The Straight Story
- Richard Farnsworth as Alvin Straight
- Sissy Spacek as Rose Straight
- Everett McGill as Tom
- Harry Dean Stanton as Lyle Straight
- Kevin Farley as Harald Olsen
- John P.Farley as Thorvald Olsen
A simple, heartfelt and endearing look at the strength of the spirit, The Straight Story marks a change in direction for David Lynch, who is usually known for surreal and controversial films. Incredibly based on a true story and boasting a restrained Oscar-nominated performance by Richard Farnsworth, the film is both poignant and relatable in equal measure.
Alvin Straight is an old World War II veteran living in Iowa with his daughter Rose, who suffers from a speech impediment. He is in bad health, being told that he is going blind and that his legs are failing by his local doctor. He is also informed that his estranged brother Lyle, who lives in Wisconsin, has recently suffered a stroke. Knowing that time is not on his side and desperate to heal old scars, the stubborn Alvin decides to take a rather interesting trip to visit his brother. As he can’t drive, he uses a trusted lawnmower and decides to embark on the odyssey alone, despite the pleas of his friends and family. What follows on is a beautifully realised road movie, peppered by interesting characters and Alvin’s affect on their lives as he attempts to reach his brother .
The cinematography used is exemplary in showing the natural beauty of Alvin’s quest, bathing fields in a hue of gold and capturing the sun emerging from behind mountains. The screenplay should also be praised for not falling into cloying sentimentality or melodrama, rather focusing on the immensely personal journey of one man who won’t let his age beat him. Above all, the thing that anchors the film is Farnsworth’s poignant, subtle performance. He creates an eccentric character who is old in years, yet young in spirit, mind and determination. Knowing that Farnsworth was ill during filming and that he died a year after the film’s release adds another level of pathos to his already outstanding portrayal. Many moments of his performance stick in the mind, such as his moralistic lesson he gives to young bikers, his fireside chat with a runaway teenager about the importance of family, his funny handling of two bickering twins who try to charge him too much for repairs to his vehicle and the quiet tears he cries when chatting with an old veteran. Sissy Spacek is also touching in her supporting role, both showing the caring side of her and the scarred other side that life has inflicted on her.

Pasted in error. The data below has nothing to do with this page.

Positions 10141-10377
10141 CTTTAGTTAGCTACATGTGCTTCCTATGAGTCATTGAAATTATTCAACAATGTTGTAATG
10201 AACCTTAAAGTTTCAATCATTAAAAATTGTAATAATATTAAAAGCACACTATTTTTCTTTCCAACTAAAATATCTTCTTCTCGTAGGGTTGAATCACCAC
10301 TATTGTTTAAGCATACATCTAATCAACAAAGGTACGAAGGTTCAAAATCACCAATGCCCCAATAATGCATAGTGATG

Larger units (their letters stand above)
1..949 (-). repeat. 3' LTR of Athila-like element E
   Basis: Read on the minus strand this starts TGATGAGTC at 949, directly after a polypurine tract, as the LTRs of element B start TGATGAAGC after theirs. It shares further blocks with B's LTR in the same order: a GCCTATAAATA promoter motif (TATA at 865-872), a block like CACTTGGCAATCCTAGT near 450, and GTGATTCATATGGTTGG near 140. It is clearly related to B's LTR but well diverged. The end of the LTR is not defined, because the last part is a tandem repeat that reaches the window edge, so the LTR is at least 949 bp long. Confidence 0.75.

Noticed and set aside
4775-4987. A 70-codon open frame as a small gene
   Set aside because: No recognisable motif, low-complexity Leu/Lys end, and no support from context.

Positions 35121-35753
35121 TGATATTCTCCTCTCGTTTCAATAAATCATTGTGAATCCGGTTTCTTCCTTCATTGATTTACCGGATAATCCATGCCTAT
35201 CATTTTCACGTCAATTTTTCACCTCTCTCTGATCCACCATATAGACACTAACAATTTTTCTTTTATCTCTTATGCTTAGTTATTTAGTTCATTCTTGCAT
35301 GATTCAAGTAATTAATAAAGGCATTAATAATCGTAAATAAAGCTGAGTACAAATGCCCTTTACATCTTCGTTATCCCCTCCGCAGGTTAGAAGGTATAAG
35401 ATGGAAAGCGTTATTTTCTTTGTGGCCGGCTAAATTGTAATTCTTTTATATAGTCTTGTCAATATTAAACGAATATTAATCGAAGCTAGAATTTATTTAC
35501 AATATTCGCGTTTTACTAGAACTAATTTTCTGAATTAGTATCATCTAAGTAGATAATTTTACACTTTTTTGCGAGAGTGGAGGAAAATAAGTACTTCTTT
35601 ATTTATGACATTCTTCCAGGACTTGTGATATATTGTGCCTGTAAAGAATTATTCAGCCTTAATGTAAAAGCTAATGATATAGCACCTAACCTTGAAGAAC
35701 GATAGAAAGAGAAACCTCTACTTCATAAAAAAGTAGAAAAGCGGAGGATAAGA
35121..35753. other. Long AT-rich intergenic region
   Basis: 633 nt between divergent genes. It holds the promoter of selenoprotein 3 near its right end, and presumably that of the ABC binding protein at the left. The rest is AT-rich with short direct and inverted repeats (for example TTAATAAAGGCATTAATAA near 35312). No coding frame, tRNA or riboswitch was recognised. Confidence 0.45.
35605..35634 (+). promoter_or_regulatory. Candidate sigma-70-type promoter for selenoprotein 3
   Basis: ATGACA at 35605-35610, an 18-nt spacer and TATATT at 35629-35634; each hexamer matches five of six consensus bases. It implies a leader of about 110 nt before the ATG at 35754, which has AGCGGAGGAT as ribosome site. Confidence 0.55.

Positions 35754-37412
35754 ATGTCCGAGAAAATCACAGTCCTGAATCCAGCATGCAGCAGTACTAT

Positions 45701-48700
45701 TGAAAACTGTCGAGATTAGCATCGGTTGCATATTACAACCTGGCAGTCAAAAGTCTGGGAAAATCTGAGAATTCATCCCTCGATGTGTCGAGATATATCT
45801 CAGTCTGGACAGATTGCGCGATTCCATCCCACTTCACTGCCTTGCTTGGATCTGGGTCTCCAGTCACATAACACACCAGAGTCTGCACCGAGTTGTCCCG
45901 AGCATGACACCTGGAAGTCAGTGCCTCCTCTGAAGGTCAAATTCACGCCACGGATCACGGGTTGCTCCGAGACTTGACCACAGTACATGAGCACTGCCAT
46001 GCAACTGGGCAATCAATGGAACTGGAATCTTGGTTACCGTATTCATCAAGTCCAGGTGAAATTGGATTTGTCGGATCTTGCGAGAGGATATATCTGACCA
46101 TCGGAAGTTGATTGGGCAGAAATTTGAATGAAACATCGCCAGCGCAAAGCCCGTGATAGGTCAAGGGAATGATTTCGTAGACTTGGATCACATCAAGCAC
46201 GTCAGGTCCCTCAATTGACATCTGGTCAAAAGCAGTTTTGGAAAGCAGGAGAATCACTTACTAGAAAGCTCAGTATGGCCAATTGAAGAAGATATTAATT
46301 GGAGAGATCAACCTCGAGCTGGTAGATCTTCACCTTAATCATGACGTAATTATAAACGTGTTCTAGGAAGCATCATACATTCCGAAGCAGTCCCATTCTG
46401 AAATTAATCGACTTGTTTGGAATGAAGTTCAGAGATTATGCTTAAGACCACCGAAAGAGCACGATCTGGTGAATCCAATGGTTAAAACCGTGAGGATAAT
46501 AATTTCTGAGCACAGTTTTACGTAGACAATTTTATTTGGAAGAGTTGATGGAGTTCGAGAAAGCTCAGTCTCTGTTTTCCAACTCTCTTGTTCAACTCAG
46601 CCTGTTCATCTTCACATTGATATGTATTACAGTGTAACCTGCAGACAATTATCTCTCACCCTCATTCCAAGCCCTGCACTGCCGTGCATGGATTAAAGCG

With The Straight Story, David Lynch has created a heartfelt tribute to the themes of redemption and coming to terms with the realisation of one’s age. Although the basic premise may sound like uncharacteristic material for him, he actually crafts an emotionally moving tale that is hard not to like. The slow-moving pace of the film may put off some, yet it also helps create a beautiful and evocative testament to Alvin and his undying determination to complete his journey. All in all, The Straight Story was heartfelt viewing and I advise people to see it.